Instrumental rock/metal bands that I listen to typically fall into two different camps. There's either technically awe-inspiring bands, such as Animals as Leaders, or emotionally enrapturing bands in the vein of Explosions in the Sky. Rarely do you hear bands that fit comfortably in that in-between area. But Moscow's Aesthesys is here to do exactly that with their second full-length album, Achromata. Birthed originally as a one-man project of Nik Koniwzski in 2007, the project has since evolved into a full band. With their latest endeavor, heavy guitars, violins, and keyboards all coalesce into an experience that evokes an airy introspection but also has a tangible grit under its surface. Filled with lush soundscapes, Achromata's journey is nothing short of enchanting.

Monday, March 19, 2018

Eagle Twin - The Thundering Heard

Since their debut full-length The Unkindness of Crows in 2009, Eagle Twin has quietly been one of my favorite bands.  ...Crows was like nothing I had ever heard when it came out; the band's shamanistic take on doom is weird and adventurous in a way that too little music is.  That weirdness was somehow pushed even further on The Feather Tipped the Serpent's Scale, the band's 2012 follow up, resulting in an album that still rewards listens with the discovery of something new.  Now, six years later, Eagle Twin has returned with The Thundering Heard (Songs of Hoof and Horn); after such a lengthy slumber, can Eagle Twin muster the same thundering weirdness that made them so hypnotically intoxicating?

Thursday, March 15, 2018

Neolithic - Cult of Ignorance EP/The Elephant Parallax - Loam & Sky

I guess right off the bat it would be good to tell you that there really isn't any through-line between the two releases I'm reviewing today.  Both are EPs, sure, and I had never heard of either band before listening to these two albums, but outside of that, the music contained within these EPs couldn't be more different.  But the Durfette and I just moved from Chicago to Idaho, and I've found myself going back and forth between these two releases while unpacking and building compost bins, so I decided to review them together.  The Elephant Parallax is a progressive trio out of LA, and Loam & Sky is their third release following a demo and EP.  Neolithic is a death metal/hardcore quintet out of Baltimore.  Different coasts, different sounds, similar amazing listening experiences... let's do this shit!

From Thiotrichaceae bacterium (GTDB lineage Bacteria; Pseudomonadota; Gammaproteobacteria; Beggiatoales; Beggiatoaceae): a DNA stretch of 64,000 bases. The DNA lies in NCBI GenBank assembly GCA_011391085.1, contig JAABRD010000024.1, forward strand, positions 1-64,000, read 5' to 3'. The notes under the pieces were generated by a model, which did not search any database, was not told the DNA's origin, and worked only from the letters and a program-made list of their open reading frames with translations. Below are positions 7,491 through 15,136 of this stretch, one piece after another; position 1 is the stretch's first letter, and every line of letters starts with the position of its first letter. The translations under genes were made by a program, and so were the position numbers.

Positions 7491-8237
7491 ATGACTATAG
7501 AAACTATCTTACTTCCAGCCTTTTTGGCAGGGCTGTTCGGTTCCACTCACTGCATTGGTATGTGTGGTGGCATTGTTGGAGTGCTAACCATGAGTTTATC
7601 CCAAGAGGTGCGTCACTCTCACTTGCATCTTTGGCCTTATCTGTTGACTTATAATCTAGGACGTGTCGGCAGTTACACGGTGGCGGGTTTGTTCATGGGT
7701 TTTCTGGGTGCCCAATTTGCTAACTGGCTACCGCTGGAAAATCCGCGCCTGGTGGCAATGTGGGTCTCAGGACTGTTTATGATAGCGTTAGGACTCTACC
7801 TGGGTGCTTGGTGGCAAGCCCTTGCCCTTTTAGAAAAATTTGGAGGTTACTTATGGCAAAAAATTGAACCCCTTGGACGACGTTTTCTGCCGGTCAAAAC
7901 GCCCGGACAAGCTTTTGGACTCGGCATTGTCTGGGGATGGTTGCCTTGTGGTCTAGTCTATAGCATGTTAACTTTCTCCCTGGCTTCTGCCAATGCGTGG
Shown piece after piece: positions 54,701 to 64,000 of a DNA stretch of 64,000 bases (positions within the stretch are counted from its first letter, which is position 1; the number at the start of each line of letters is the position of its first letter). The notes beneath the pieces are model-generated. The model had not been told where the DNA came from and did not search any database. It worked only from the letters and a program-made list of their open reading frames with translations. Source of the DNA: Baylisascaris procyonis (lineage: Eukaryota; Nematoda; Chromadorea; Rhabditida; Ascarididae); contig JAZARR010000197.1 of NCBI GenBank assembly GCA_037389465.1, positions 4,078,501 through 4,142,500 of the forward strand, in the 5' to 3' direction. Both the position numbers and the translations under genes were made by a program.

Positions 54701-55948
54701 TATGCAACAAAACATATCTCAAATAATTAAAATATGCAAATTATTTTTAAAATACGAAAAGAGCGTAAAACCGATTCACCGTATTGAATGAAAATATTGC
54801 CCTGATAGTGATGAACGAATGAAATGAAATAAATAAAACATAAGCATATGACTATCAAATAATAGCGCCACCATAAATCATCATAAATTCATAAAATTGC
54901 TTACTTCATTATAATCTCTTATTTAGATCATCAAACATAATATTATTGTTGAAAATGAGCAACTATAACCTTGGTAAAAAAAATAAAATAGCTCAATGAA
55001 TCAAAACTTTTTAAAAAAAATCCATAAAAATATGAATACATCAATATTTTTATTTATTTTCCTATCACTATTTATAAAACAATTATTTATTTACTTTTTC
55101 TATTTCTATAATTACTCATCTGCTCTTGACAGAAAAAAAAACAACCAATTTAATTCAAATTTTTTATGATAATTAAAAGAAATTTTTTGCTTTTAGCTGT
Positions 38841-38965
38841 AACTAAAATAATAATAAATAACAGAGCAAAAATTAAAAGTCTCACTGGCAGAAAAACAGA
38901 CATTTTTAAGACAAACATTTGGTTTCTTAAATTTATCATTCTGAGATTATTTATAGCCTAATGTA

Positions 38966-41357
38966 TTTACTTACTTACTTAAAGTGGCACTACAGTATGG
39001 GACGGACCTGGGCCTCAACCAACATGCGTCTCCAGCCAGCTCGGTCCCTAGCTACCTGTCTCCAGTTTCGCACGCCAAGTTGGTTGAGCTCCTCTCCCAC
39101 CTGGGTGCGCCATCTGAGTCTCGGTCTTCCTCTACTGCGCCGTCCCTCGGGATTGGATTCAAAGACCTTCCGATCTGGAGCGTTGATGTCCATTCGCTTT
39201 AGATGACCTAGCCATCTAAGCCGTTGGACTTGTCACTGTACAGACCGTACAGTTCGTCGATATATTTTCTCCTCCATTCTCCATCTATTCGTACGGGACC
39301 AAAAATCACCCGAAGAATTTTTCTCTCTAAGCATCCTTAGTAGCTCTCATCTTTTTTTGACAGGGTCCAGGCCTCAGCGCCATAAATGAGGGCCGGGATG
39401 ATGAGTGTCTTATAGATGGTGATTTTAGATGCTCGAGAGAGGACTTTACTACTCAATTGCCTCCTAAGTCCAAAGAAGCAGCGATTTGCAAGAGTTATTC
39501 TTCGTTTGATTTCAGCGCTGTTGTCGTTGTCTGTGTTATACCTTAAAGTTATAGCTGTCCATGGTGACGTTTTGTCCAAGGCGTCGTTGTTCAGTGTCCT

Wednesday, March 14, 2018

Judas Priest - Firepower

The following is my personal journey with Judas Priest from beginning of fandom to today. I found the path toward Firepower to be a therapeutic journey seeing as Judas Priest is one of the bands most responsible for who I am as a music listener today. So here goes nothing.

Monday, March 12, 2018

Conjurer - Mire

The "post-" genre seems to have taken on a life of it's own in the past few years.  When I began listening to metal intently over a decade ago, it felt like "post-metal" was reserved for living legends Neurosis and ISIS (RIP), and then "post-hardcore" was bandied about for bands like Thrice and Thursday.  Now? It seems like everything new is getting "post-"ed.  It feels like a catch-all of sorts, as though when a band has a sound that doesn't fit neatly into a predefined genre, it becomes "post-whatever genre."  I bring this up because in listening to and reviewing Mire, the debut full-length by the UK's Conjurer, I am incredibly tempted to label the band post-something, and I feel that doing so would take away from the magnificence of this album.